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In soccer, many coaches believe that it is impossible to train penalty shots, based on the argument that the pressure that is on a player who takes a penalty shot can not be simulated during training.

Essentially, there is little difference with free throws in basketball: the distance is always the same, the spectators expect the player to score.

My questions: do basketball players actively train for their free throws? How do they simulate the pressure on the player? What is the scoring percentage for free throws among the best teams? In soccer, the better players score 80 percent or higher.

  • Also be aware that in general, missing a penalty kick in a football game potentially has more consequences then missing a free throw in basketball. – Don_Biglia Mar 14 '16 at 7:51
  • That is absolutely correct, this is exactly why it is so surprising that soccer players practice so little at it (and most don't practice at all). – Peter Verbeet Mar 15 '16 at 20:49
  • Here's an example of a basketball player who trains for his free throws: sports.stackexchange.com/a/2257 – user527 Mar 25 '16 at 0:06
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Free throws are trained for during basketball practice. Other than players just standing around scoring, coaches will run drills to simulate game vibes.

A common drill is for a player to shoot 2 free throws and sprint to the other end to shoot 2 more. For every one they miss they have to go there back and there. Basically sprint a lap for each miss. There are two keys to practicing free throws.

  • players must have the legs worn as they would be in a game. This is obvious as you are not gaining much when shooting free throws fresh. Your feet and hips play a big part of keeping your free throw straight. If fatigued it is highly more likely that these will sway to left or right. Your quads and knees will effect the shot long or short. Again these are not effected much when you aren't fatigued.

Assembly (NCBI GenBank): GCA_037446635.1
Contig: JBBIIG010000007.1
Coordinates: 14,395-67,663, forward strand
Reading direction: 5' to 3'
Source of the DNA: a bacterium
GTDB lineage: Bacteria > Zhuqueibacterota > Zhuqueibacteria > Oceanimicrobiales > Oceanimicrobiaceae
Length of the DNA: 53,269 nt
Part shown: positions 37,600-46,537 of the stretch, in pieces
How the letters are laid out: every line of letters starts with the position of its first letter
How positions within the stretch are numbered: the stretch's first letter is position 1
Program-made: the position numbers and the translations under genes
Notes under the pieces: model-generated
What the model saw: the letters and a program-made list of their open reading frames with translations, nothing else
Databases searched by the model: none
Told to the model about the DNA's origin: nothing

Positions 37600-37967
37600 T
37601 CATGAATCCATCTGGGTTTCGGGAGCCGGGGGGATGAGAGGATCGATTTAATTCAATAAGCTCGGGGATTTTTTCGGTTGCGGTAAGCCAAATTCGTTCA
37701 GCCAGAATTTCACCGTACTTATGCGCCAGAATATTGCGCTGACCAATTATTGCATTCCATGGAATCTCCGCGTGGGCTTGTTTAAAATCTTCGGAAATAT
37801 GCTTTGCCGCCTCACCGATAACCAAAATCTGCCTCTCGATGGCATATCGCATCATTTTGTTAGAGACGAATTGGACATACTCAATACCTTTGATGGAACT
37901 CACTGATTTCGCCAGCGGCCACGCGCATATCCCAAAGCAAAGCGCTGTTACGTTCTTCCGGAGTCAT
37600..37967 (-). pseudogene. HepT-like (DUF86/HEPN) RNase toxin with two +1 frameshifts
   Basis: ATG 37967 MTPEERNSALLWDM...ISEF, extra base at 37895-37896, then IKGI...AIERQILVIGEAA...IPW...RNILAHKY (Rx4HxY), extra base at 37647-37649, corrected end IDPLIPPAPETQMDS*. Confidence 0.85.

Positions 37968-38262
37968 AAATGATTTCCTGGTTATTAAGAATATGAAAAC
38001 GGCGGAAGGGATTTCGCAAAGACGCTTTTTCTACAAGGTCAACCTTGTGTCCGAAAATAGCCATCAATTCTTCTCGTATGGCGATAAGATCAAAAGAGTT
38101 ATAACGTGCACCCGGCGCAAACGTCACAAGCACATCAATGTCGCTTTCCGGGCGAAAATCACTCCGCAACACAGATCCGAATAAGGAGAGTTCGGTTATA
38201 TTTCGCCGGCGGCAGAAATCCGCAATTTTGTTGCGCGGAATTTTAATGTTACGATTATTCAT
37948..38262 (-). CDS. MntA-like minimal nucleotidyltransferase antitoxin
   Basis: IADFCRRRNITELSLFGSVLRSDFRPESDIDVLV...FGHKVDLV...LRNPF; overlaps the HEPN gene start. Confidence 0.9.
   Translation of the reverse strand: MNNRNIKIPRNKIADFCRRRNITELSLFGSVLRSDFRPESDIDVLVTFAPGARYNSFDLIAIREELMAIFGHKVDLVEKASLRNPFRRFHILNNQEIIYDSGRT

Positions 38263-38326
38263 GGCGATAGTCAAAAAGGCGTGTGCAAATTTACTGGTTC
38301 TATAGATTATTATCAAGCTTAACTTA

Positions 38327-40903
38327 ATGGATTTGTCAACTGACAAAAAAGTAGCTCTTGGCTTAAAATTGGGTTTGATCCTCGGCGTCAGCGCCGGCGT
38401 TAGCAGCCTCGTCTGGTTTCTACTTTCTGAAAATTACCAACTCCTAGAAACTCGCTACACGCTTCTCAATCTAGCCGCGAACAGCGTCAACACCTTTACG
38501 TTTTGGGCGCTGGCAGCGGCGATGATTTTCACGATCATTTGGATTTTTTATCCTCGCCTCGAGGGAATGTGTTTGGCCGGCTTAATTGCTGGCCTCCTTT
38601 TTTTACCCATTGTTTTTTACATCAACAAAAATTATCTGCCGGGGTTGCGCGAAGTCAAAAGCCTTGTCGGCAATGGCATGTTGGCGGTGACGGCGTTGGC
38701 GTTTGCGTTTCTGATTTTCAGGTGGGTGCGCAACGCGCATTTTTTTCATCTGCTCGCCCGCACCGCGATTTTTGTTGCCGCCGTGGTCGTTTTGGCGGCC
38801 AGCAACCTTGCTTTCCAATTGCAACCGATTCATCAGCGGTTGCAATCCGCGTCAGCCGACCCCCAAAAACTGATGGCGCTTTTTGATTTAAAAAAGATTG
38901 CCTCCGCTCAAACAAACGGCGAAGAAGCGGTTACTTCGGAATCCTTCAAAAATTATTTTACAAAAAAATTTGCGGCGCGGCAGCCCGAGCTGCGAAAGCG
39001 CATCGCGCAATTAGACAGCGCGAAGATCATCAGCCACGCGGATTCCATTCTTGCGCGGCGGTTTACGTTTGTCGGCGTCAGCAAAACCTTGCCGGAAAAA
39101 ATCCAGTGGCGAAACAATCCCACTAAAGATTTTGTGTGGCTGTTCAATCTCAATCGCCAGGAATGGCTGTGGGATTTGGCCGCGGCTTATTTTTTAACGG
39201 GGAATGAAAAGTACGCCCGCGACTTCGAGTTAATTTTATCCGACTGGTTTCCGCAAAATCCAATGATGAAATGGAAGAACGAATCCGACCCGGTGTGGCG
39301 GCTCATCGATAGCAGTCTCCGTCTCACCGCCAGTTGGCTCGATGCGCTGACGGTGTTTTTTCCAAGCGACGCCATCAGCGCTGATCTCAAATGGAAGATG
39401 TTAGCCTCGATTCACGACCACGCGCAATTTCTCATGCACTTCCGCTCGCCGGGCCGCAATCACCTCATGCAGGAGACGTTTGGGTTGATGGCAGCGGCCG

• player should only shoot two free throws at a time. Players already shoot significantly better for their 2nd free throw so shooting more is not practical as the hardest one to hit is the first one.

So yes they train all the time. Probably the biggest issue is how hard they fatigue themselves while training. Often this isn't even close to game situation. I actually remember watching Shaq practice free throws. He would shoot 5 then "jog" down to the other end and shoot 5. Well he would shoot 70-80% in practice and maybe better. Easy to see he wasn't practicing right. But again it may be hard to practice these perfect for pro players as this would hurt their resting.

But there is a big difference between free throws and penalty kicks. They happen a lot more often and are often not in stressful situations. There are only a very small percentage of free throws that are actually in clutch situations where in soccer each penalty kick is HUGE so we are comparing apples and oranges. There are definitely psychological issues in basketball but it is more about muscle memory and technique. For instance in soccer the player shooting can shoot with no goalie and hit close to 100% within 4 feet of the goal posts. But he has to shoot against a goalie so the ball may need to be closer or it may need to be shot faster. In basketball there is no other stress involved. It isn't like if a free throw is shot too slow there would be a guy jumping up to block it.

What is funny is that in basketball 80% is a great percentage. A team would be really happy shooting 80% and most are a good 5% points lower. There are just more moving parts affecting a free throw and it is a much smaller goal even though the act itself is easier.

  • Thanks! I hadn't considered the effect of tired legs, this should be easy to make part of penalty kick drills in soccer as well.Indeed, the role of a penalty kick or a free throw is very different. Given that there are so few goals in soccer, missing a penalty kick is a BIG deal. That is why trainers claim that it is impossible to train for penalty kicks, b/c you can't simulate the pressure. However, it seems to me that frequent practice can make the person taking the penalty more experienced (he won't get the experience from penalty kicks in the game) and can help develop muscle memory. – Peter Verbeet Mar 15 '16 at 20:50

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